verbo (slurs, slurring, slurred)[with object]
- The words were slurred and indistinct, but after listening to a verse repeated several times, Will made out the words and knew he was right about it being a song.
- At the time she had difficulty swallowing, chewing and speaking, often slurring her words.
- It's comforting to imagine Malkovich stumbling around, slurring his words.
- She took a long swing before speaking, her speech slurred from the amount of drink she's had.
- Without a drink passing his lips he would, on occasion, find his speech slurring as though he were intoxicated.
- His speech slurs when he is tired and he has gaps in his short-term memory, but mentally he is there.
- But the lack of good reference books was very real, and because of this the narrative had often to be slurred over, or particular periods skipped.
- ‘This point is sometimes forgotten, and sometimes slurred over,’ observed Eoghan O Neachtain in 1902.
- If the blues is a single note that is slurred into a different tone, then we have taken the King's English and blued it into our own dialect.
- In either case the two notes will typically be slurred and played with a diminuendo.
- No student could slur over a single note or syllable and get away with it!
- The clefs, rests, and expression marks such as slurs and phrasing, even the thickness of the staves, make up a complex pictorial and typographical unity.
- When he took it the second time, slurring the notes descending, Kyla jumped in and started singing the first verse and took the song from the top.
- This is an ideal variation for students to learn dotted rhythms, finger precision, mordents and slurring, since the third eighth note in each beat sounds best if it is not connected to the next beat.
- Let me tell you one thing about my classroom - Don't you ever come into it again slurring your insults in my face!
- It is insulting and wrong and slurs both the residents and management of the house in question.
- I would never ask anybody to lie and these allegations represent a gross slur on the many tried and trusted employees who continue to work for Angel.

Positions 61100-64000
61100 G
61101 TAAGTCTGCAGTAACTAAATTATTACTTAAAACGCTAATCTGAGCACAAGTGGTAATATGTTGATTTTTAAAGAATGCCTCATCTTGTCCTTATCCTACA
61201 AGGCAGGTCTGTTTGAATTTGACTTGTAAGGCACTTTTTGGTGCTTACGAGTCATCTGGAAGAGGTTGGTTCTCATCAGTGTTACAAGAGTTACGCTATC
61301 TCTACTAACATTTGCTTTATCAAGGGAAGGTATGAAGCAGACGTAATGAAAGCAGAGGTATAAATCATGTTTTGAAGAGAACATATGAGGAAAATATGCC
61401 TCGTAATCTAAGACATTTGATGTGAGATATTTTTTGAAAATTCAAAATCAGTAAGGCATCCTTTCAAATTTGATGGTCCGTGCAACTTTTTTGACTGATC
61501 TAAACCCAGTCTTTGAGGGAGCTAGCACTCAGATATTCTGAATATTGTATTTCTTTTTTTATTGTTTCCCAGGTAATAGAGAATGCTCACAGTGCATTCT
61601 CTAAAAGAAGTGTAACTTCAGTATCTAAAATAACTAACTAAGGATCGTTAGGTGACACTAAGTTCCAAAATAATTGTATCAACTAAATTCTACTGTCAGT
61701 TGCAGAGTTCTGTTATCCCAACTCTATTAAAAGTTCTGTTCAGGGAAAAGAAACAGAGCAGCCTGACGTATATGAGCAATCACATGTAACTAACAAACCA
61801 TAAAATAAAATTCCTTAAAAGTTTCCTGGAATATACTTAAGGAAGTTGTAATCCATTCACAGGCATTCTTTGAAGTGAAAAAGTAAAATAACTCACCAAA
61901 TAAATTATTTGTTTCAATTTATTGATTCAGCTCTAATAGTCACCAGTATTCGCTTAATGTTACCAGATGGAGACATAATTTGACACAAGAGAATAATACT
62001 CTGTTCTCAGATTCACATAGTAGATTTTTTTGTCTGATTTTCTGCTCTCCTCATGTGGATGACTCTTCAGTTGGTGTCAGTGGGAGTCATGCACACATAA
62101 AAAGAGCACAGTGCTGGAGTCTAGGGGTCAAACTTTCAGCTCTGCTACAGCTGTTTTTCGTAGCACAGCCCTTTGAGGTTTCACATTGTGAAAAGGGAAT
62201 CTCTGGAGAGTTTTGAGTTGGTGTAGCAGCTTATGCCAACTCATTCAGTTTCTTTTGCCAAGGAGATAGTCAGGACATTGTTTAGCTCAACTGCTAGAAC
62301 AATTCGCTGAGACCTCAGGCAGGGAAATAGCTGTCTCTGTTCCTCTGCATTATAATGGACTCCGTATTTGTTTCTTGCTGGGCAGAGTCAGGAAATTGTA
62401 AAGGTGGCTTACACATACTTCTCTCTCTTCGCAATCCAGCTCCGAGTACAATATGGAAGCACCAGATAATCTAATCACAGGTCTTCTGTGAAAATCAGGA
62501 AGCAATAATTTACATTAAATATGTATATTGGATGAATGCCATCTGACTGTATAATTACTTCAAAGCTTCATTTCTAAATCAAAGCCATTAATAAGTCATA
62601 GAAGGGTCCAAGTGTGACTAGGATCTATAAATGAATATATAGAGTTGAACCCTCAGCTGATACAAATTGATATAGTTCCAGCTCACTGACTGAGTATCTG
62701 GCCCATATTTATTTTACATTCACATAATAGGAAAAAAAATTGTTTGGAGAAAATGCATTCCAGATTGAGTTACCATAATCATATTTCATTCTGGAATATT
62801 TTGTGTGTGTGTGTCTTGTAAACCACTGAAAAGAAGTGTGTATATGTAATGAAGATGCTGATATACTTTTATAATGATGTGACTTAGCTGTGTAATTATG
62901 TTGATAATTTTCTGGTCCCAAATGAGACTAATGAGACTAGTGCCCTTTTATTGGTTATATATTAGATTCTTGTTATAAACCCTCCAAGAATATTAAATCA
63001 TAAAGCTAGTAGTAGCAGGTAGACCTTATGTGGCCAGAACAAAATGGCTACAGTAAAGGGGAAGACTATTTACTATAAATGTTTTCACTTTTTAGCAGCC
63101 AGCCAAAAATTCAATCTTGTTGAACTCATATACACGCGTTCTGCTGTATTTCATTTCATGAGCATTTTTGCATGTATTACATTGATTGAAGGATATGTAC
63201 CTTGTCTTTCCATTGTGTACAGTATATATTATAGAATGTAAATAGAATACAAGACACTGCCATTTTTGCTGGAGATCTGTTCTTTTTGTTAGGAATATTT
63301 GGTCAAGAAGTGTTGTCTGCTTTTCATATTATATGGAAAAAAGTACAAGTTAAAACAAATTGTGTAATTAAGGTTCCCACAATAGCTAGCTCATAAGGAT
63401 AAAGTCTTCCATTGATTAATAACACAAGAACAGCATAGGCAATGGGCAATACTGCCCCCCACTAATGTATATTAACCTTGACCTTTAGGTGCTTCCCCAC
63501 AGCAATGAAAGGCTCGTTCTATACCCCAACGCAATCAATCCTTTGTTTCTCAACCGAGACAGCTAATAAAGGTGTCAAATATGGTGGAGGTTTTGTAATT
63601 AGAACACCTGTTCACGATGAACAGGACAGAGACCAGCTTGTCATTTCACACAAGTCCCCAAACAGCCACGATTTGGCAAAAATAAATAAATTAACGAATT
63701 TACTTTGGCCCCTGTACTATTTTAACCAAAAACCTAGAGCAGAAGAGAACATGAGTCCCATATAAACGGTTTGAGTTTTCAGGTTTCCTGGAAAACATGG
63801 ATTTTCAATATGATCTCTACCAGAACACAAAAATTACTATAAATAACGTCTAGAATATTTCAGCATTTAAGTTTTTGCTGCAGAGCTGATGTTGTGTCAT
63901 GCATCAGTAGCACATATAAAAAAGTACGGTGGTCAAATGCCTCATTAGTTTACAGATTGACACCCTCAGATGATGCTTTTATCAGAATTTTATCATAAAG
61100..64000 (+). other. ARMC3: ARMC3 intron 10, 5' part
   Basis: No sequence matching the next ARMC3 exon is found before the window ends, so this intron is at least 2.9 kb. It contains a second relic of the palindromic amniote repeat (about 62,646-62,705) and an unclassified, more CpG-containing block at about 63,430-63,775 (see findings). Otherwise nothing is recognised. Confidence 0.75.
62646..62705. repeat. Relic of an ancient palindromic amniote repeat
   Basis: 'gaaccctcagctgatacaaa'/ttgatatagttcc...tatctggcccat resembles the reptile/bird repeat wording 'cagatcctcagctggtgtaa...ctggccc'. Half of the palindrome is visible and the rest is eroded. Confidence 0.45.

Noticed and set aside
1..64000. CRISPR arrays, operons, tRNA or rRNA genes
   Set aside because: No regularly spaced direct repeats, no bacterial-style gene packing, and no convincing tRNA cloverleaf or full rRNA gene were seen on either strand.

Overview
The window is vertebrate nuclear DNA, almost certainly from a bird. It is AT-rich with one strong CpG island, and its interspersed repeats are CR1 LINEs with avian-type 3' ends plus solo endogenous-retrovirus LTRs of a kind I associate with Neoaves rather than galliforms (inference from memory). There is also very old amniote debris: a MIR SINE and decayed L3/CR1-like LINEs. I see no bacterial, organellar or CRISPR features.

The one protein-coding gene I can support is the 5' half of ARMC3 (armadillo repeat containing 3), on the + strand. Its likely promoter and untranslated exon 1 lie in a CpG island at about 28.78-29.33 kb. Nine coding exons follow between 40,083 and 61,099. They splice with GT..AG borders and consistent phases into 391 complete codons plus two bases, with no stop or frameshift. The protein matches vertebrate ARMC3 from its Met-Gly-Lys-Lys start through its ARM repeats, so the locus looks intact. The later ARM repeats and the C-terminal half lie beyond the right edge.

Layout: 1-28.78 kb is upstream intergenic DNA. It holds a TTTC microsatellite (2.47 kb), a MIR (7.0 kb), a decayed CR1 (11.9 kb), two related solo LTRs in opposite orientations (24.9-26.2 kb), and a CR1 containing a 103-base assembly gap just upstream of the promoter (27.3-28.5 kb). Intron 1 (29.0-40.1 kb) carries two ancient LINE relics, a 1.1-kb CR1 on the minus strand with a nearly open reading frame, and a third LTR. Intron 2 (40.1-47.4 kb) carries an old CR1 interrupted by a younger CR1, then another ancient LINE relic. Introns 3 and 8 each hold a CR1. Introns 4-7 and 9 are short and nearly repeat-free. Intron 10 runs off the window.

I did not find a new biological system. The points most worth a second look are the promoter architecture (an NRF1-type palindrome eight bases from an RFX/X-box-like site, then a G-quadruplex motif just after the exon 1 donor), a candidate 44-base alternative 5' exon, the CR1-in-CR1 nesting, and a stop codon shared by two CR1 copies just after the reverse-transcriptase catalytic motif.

- It was perhaps significant that nobody in the village of that name in the Vale of Leven in West Dunbartonshire complained about a potential slur on their reputation.
- Irish officials, while making no public comment on the trial, are said to be privately incensed about the slur on the reputation of one of their most respected and popular colleagues.
- Licking her lips she began to slowly speak with a small slur.
- He must have been aware of the slur in his words, and of the sudden sting in his eyes.
- Some drunken couple bumps into me, mumbling a drunken slur of words, which I assume to be apologizes.
- Playful articulation with staccato, legato, slurs and the shape of the rising first-theme melody in C major create a bright and fresh mood.
- Articulation is critical the pianist must observe and execute staccato notes and slurs with real style, or the piece will fall flat.
- Staccato, legato and two-note slurs appear, with hands together throughout, and songs are in the keys of C and G, with few black keys.
Middle English: originally as noun in sense 'thin, fluid mud', later as verb meaning 'smear, smirch', 'disparage (a person)', 'gloss over (a fault)'.
The medieval English word slur meant ‘thin, fluid mud’. Early senses of the verb were ‘to smear’ and then ‘to criticize’—you can see the same metaphor at work in the phrase ‘mud-slinging’ and in the history of the word aspersion. Later on it came to mean ‘to gloss over a fault’, and from this developed the idea of speaking indistinctly. Slurry (Late Middle English) also comes from medieval slur, and here the connection with mud is much clearer.
Palabras que riman con slurà deux, agent provocateur, astir, auteur, aver, bestir, blur, bon viveur, burr, Chandigarh, coiffeur, concur, confer, connoisseur, cordon-bleu, cri de cœur, cur, danseur, Darfur, defer, demur, de rigueur, deter, entrepreneur, er, err, farceur, faute de mieux, fir, flâneur, Fleur, force majeure, fur, hauteur, her, infer, inter, jongleur, Kerr, littérateur, longueur, masseur, Monseigneur, monsieur, Montesquieu, Montreux, murre, myrrh, occur, pas de deux, Pasteur, per, pisteur, poseur, pot-au-feu, prefer, prie-dieu, pudeur, purr, raconteur, rapporteur, refer, répétiteur, restaurateur, saboteur, sabreur, seigneur, Sher, shirr, sir, skirr, souteneur, spur, stir, tant mieux, transfer, Ur, vieux jeu, voyageur, voyeur, were, whirr
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